Exploring A Whole New World Of Salt

(Clockwise, from left) alaea salt, herb-infused coarse sea salt and kiawe-smoked salt | Jo McGarry photo

If you’re still reaching for the carton of coarse kosher or sprinkling iodized sodium chloride into your pasta pot, you might want to expand your culinary horizons and explore the wonderful word of salt. The world’s most ancient condiment also is one of the most exciting.

I’m not sure there’s a pantry staple that has gone through such a dramatic reinvention as salt. Ten years ago, if you used kosher salt in cooking and had French Fleur de Sel on the table, you were most likely in the minority.

Today, there are dozens of types of salt that include everything from fine table salt to coarse ocean salt, smoked sea salt, red salt, black salt and finishing salts, aka fancy salts, – a blend of coarse sea salts infused with herbs and other seasoning. And lucky us, because in Hawaii we have an increasing number of companies producing flavored salts, coarse salts and Pacific sea salts that add dramatic flavor and texture wherever you use them.

On Maui, celebrity chef Bev Gannon, one of the original Hawaii Regional Cuisine chefs, uses Sea Salts of Hawaii in her kitchens at Hali’imaile, Joe’s and Gannon’s. She is one of dozens of chefs in Hawaii who can talk – and taste – salt for hours.

“I buy salt in every country I travel to,” she says, “and when we come home, my husband and I have salt tastings.”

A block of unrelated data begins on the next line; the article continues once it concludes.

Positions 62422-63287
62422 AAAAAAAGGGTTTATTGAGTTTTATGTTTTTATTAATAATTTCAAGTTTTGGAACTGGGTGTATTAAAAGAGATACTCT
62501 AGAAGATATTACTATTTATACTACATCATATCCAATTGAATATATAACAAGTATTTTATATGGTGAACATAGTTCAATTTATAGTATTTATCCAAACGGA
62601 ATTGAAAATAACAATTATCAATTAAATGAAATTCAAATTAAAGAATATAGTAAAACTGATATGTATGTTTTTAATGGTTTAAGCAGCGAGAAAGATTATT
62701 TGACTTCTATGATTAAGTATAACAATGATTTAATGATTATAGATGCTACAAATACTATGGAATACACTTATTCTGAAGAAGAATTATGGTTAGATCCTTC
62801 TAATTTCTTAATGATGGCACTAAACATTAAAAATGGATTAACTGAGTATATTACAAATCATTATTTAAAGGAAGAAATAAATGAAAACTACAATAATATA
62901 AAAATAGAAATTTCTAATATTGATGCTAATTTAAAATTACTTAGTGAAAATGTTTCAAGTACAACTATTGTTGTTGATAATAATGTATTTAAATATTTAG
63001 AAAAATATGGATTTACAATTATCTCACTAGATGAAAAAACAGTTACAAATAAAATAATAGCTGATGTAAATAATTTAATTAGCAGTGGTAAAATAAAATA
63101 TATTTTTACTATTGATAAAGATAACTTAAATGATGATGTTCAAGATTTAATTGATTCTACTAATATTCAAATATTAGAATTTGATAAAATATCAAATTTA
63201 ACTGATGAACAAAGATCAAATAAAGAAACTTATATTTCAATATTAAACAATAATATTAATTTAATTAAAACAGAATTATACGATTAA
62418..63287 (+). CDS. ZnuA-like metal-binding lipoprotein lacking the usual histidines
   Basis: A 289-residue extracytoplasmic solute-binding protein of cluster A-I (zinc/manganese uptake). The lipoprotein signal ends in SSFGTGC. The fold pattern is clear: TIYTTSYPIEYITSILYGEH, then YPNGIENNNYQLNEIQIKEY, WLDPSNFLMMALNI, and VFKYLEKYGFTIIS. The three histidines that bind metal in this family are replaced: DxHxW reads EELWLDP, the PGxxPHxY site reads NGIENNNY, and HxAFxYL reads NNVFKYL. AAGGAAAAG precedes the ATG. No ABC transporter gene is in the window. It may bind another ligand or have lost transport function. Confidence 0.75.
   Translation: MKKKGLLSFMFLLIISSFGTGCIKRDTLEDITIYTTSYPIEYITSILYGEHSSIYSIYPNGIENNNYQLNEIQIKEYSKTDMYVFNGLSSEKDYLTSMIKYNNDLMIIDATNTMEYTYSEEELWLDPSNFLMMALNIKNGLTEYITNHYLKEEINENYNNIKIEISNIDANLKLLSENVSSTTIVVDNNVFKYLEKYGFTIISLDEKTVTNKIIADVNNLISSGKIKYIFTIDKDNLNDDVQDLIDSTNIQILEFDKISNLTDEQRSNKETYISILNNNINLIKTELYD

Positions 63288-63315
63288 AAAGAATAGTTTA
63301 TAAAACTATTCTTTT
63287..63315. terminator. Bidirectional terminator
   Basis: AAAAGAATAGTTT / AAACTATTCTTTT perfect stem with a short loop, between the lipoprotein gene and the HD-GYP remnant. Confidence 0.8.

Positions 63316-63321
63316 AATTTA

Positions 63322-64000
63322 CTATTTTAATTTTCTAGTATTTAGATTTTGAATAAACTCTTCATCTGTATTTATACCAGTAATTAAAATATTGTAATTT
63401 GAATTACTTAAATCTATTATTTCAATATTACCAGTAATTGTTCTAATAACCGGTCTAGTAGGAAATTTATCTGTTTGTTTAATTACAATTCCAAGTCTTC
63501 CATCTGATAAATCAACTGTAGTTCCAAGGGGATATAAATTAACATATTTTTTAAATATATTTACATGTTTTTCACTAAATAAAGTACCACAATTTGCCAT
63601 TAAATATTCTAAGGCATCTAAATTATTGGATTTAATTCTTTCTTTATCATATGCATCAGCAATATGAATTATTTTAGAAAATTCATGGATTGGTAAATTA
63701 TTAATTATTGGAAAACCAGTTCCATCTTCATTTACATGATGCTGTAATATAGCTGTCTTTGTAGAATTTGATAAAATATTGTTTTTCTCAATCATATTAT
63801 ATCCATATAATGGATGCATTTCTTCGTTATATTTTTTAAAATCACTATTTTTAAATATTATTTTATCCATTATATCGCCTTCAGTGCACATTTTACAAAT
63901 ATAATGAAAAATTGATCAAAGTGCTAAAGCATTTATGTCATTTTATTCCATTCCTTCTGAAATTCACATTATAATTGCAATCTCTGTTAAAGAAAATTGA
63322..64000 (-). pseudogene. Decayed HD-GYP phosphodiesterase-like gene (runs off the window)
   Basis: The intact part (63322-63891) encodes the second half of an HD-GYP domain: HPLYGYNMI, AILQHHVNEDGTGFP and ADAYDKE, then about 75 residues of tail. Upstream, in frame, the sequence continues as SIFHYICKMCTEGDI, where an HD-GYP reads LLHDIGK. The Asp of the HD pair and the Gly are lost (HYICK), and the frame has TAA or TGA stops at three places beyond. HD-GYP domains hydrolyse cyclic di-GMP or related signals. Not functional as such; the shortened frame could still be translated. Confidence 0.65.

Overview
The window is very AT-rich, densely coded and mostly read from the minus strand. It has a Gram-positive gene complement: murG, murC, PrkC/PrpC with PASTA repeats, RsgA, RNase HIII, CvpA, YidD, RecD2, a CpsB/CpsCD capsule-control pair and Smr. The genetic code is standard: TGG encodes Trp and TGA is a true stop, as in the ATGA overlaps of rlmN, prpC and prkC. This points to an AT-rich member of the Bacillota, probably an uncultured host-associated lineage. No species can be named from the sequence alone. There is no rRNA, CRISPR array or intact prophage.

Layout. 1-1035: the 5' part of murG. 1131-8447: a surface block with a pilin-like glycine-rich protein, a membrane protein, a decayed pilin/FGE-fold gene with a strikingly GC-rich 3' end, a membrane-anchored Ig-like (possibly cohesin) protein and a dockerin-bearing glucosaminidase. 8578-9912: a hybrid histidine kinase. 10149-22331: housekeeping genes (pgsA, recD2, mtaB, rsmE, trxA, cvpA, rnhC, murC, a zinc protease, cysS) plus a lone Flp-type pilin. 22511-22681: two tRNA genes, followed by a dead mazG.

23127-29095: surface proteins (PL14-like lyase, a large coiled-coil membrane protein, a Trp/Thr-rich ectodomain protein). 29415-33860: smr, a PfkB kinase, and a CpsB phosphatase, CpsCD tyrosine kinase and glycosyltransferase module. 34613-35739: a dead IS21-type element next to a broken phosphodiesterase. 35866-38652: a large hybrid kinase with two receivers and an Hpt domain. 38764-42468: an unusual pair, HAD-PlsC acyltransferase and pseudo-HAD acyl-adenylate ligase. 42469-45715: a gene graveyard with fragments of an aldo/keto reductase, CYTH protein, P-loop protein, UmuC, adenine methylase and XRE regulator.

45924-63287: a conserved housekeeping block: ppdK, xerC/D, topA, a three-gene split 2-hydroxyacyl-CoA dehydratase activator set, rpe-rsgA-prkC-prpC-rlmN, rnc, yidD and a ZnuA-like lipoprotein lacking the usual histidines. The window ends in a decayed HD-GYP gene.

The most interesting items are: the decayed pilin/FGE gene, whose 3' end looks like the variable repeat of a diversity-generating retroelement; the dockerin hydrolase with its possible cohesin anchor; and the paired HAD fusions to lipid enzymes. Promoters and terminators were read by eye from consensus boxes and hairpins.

All you need, she says, is some really good French bread and some unsalted butter. “A salt tasting can be really great fun,” she says.

And you don’t need a lot of food. “The other night we went to a friend’s house and had hardboiled eggs, some tomatoes, some cheese, roasted beets, good bread – and it was amazing how the different salts changed the flavor of the food,” says Gannon.

There are many companies producing flavored salts in Hawaii, so be prepared to be amazed at the variety.

Sea Salts of Hawaii’s herb-infused salts add intense flavor – so much so, you can turn a simple tomato salad into something extraordinary by sprinkling some red clay, Maui onion or bamboo extract. At Salty Wahine on Kauai, one of the most popular salts is a kiawe-smoked blend of Pacific sea salt and kiawe wood. Rub it on steak or salmon and the flavors are infused into the meat.

Gannon is so inspired by the salts of Hawaii that she’s working on a summer menu that includes new dishes in which salt is the star.

“We’re adding a goat cheese pana cotta at Hali’imaile that is topped with Maui onion sea salt as one new dish,” she reveals.

And these coarse sea salts don’t just taste great (try adding them to chocolate chip cookie dough if you don’t believe it). Research shows that they’re much better for us than the chemically cleaned and processed table salt most of us are exposed to daily.

The best way to use most flavored salts is at the end of cooking. Or, in the case of grilled meats and fish, just before you put them to the flame, because while salt is a powerful seasoning agent, it will draw moisture away from meat the longer it’s left to sit.

There’s a huge variety of locally produced sea salts available at Island Olive Oil at Ward Centers, specialty food stores including R. Field Wine Company at Foodland and at other local supermarkets.

I asked Gannon what is her favorite way to enjoy Hawaii’s sea salt, and she answered immediately, “On the rim of a Bloody Mary, Maui onion flavor. So good!”

Happy Eating!